Monday, January 31, 2011

Violin...or a Fiddle? (part 1)



According to Merriam Webster's online dictionary.....

Definition of VIOLIN

: a bowed stringed instrument having four strings tuned at intervals of a fifth and a usual range from G below middle C upward for more than 4 1/2 octaves and having a shallow body, shoulders at right angles to the neck, a fingerboard without frets, and a curved bridge

Definition of FIDDLE

1
: violin
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There is often a debate on the differences, if any, of a violin and a fiddle. Many who play classical violin music may say that there is a difference. Those too, who play bluegrass or folk music may say there is a difference. What I have usually heard to be said as to the difference is that fiddles are not always shaped the same way as a traditional violin, nor are they played in the same manner. Fiddle's can be made of a variety of woods, violins on the other hand should always be maple and spruce with ebony trimmings. The bridge on a fiddle is slightly flatter than the bridge on a violin allowing the bowing of two or more strings at one time, giving way to the almost hollow droning sound of mountain style folk music.
These differing opinions and sound qualities are just some of what inspired me to delve a little deeper into a project that I have thoroughly enjoyed. To begin, this project started when I was doing some work for a man in the town I grew up in. He has been a tinker for a long time. Because he is a hippie and a well educated man, he was easy to get along with and showed me a few of the projects that he had done over the years. The thing that caught my attention most was his workshop filled with stringed instruments in various stages of completion, and one he calls a sweet-stick, basically a dulcimer. The sounds the sweet-stick produced were amazing, especially since it was made of scrap plywood and a stick of hardwood that he had shaped into a neck. The ease of play and the beautiful droning sounds that it produced made my mouth water and my creative juices flow. I asked him to give me some pointers on how to build one of these instruments but he would just smile and say they were not difficult to make. Finally I resigned myself to accepting that he was not just going to give away his "trade secrets" so I asked him if he would help me put the frets in, and string it if I built one for myself. He agreed and so I went to work that same week. The dulcimer I created impressed him and his wife so much, because it was so pretty and sounded so good, they said that I should build eleven more, keep my favorite one of the twelve, and sell the rest. Well that is what my dad and I decided to do. For the past year or so we have been building and selling dulcimers of many different shapes along with other things. That lead me to fiddles. (More about dulcimers another time.)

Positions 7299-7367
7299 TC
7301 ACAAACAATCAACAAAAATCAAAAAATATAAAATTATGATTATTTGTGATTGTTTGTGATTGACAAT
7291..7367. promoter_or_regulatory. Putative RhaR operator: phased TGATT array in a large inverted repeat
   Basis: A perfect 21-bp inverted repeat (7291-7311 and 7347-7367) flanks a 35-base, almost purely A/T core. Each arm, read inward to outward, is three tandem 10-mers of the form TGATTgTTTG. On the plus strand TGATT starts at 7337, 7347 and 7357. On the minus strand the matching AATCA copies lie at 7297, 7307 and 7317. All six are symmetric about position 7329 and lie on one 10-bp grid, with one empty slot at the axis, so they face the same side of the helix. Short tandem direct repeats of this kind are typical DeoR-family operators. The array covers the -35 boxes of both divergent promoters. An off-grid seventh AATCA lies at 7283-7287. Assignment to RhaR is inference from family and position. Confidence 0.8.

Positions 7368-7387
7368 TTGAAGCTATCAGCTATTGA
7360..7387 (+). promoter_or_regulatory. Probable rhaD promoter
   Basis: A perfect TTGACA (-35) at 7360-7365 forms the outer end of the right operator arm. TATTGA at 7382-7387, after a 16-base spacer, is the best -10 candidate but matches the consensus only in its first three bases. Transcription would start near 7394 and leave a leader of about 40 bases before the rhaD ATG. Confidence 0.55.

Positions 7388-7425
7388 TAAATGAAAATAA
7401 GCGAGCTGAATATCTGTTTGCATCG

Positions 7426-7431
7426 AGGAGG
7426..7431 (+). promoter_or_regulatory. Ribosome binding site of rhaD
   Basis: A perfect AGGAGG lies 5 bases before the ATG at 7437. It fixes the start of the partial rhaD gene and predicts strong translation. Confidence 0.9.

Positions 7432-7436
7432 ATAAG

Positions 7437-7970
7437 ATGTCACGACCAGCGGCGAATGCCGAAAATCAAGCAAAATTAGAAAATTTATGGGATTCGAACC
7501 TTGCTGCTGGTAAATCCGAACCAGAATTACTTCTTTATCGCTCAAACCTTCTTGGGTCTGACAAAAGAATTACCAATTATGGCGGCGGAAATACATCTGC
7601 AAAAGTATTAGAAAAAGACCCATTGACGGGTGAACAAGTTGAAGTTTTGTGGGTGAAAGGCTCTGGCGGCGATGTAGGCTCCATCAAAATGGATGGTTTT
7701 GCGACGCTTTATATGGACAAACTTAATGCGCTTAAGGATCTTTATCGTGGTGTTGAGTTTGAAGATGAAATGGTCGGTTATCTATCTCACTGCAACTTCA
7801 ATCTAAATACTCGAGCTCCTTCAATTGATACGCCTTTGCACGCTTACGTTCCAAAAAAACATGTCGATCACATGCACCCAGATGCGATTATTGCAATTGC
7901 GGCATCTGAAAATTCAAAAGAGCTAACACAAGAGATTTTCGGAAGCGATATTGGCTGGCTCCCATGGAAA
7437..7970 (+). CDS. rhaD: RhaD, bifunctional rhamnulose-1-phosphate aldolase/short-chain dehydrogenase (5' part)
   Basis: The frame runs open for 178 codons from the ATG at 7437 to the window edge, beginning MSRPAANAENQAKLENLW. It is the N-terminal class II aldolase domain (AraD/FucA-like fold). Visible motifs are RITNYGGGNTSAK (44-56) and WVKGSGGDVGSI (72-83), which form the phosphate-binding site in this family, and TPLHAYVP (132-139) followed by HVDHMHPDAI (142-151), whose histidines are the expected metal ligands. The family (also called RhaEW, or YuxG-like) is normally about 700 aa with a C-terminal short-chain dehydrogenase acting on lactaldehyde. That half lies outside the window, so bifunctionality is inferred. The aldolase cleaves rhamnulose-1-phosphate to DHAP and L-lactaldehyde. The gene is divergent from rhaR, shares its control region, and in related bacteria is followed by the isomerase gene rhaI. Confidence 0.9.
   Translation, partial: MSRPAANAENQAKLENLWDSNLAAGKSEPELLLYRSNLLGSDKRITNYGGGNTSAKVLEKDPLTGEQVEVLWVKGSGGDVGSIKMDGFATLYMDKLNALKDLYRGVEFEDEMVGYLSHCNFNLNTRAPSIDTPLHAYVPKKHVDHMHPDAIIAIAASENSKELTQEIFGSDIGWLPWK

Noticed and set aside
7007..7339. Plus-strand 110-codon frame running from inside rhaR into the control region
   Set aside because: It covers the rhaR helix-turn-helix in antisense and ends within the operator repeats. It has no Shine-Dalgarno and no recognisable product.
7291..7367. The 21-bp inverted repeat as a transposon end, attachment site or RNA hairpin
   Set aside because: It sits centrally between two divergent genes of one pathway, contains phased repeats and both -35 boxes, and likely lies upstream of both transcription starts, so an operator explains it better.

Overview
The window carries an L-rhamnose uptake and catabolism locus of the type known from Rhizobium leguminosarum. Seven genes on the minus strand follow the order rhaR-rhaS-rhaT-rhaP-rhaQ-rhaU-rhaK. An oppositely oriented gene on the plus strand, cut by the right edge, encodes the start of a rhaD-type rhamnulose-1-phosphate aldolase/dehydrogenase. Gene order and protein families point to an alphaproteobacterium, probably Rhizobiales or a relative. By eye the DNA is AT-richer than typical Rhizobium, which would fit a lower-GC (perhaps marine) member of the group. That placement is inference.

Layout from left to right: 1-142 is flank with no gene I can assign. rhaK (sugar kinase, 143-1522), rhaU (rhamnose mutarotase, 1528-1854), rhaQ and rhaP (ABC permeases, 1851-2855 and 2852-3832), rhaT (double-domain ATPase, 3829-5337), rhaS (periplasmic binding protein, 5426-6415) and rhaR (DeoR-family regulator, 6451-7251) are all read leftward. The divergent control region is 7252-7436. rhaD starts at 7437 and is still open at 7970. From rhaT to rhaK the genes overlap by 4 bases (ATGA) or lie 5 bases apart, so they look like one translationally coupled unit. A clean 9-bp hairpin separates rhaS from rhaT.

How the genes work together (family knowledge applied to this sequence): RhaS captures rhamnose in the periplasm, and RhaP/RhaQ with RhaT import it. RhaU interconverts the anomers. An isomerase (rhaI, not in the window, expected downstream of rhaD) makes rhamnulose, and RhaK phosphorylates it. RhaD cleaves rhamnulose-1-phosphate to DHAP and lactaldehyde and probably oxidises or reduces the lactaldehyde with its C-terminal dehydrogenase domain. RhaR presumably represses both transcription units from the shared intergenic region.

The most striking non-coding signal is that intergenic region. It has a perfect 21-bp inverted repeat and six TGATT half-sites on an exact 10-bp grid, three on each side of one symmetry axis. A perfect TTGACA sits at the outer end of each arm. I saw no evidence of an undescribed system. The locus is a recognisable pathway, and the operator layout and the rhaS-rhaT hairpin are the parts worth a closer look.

Shortly after building my first couple dulcimers and learning to play a few songs on them, I started a project that was and still is a learning process. I carved out my first fiddle about a year ago now, and it has not fallen apart yet. For my first one I had not yet learned about graduating the face, so it is a bit thick in all the wrong places. The face was made out of cedar, which is nice and soft, so it flexes like the paper on a speaker. The back and neck are carved out of black walnut which is one of my favorite woods not only to work with but to look at. Instead of traditional friction fit pegs, I used guitar tuners cut down and reshaped a little to fit the curve of the peg head. Instead of a traditional scroll I just rounded the end of it off - I was unsure yet how to carve a traditional scroll.


The time involved on this project was right around forty hours and when it was finished I started work on learning to play it. This was and still is a great challenge. My daughter is taking lessons and her teacher told me about an older man that lived in the area that had been working on violins for over fifty years, oh yeah, and he could play too. I was told to take my pretty little piece to him to have it critiqued so I could learn a little more about making them. Mr. Finch was a great help. He started out telling me that it was all wrong. The woods were incorrect, the scroll was missing, the graduation was way too thick... then I told him that it was my first one and that I was trying to make a backwoods fiddle and not a Stradivarius. Mr. Finch then smiled and said, "Well you sure have accomplished that, and don't get me wrong, walnut is beautiful and the body shape you have is just fine, but now go and make one out of maple and spruce and see the difference." Now with my spirits soaring again, because, after all he did like my craftsmanship, I decided to continue on with my work. With the helpful aid of this old man and the "how to" book that he gave me, I set out on my second fiddle project.

1 comment:

  1. Great stuff Luke, looking forward to hearing the Stradivarius

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